If You Think eBay Is Bad for Diamonds, Check Out Alibaba

Chinese site Alibaba went public last week in a $25 billion IPO—the largest in world history. The site does $170 billion in sales a year, more than eBay and Amazon combined, and is on track to do $1 trillion a year, which would make it the first e-tailer to reach that milestone. It may soon become the world’s largest retailer—of any type.

It also seems like a terrible place to buy a diamond. 

Unlike Amazon, Alibaba doesn’t sell anything, but operates a third-party listing service—similar to eBay and Amazon Marketplace—that attracts a reported 7 million sellers. EBay has had issues with mislabeled diamonds over the years—particularly the eternal problem of simulants falsely billed as synthetics or lab-created gems. But it at least has a policy against that, if one that doesn’t seem to be enforced.

And yet eBay seems like paradise next to Alibaba—which also has issues with listing counterfeits.

When I plugged diamond into its search bar, I came across a CZ gemstone (i.e. not a diamond), another CZ (ditto), a CZ mislabeled as synthetic, and a moissanite. All of which runs contrary to the FTC Guides. And that was just the first page.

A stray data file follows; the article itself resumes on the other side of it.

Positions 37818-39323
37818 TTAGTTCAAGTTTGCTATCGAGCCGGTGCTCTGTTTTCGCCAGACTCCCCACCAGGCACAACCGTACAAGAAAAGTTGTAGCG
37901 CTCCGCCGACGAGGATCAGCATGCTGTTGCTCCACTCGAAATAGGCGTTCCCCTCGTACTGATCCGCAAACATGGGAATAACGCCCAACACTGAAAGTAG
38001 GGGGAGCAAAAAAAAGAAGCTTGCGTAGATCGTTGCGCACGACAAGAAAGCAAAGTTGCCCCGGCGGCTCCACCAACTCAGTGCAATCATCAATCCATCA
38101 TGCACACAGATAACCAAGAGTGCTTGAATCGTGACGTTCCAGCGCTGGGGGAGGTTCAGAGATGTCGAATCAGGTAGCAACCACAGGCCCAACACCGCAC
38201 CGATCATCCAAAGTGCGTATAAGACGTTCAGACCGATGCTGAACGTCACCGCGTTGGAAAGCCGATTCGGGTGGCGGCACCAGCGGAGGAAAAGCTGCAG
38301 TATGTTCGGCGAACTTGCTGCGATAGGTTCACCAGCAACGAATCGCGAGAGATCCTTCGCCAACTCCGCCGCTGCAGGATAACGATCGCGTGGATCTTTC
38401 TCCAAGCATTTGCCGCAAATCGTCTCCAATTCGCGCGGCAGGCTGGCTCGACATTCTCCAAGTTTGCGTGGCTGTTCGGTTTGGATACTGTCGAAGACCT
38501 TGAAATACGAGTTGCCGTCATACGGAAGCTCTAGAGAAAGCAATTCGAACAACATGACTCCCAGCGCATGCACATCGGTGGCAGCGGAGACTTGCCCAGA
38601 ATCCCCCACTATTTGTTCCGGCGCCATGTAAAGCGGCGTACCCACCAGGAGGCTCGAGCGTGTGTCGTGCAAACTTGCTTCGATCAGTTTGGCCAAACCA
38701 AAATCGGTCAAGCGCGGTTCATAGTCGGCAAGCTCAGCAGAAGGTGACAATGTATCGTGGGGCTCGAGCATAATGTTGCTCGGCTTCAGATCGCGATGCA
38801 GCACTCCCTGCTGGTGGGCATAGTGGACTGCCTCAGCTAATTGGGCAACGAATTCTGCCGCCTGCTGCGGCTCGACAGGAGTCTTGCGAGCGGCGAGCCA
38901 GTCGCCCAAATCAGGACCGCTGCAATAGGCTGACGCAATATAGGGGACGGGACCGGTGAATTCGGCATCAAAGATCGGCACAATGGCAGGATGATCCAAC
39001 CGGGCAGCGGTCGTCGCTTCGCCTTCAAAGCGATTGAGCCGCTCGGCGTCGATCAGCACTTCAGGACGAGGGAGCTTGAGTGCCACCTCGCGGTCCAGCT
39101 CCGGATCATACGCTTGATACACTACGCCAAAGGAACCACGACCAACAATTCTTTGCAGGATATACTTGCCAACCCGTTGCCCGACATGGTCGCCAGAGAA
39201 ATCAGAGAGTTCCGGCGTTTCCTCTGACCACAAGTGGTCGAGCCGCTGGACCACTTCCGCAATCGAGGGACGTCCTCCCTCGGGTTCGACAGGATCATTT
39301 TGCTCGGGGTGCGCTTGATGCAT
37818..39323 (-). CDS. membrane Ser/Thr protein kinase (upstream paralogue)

There does seem to be some legit diamonds in the diamond section, like this parcel of Congo rough, which says the buyer is “registered with Indian Export House,” but never mentions a Kimberley Process certificate. But on the first page of the listings for diamond, about half of them didn’t seem to be diamonds at all.

In its prospectus, Alibaba addresses allegations that it hosts dubious listings, saying that it responds to consumer complaints when it’s notified of them, but it “has generally eschewed a shoot first, ask questions later” approach. So I’m notifying Alibaba: Check your diamond listings.

The company did not return a request for comment.

JCK News Director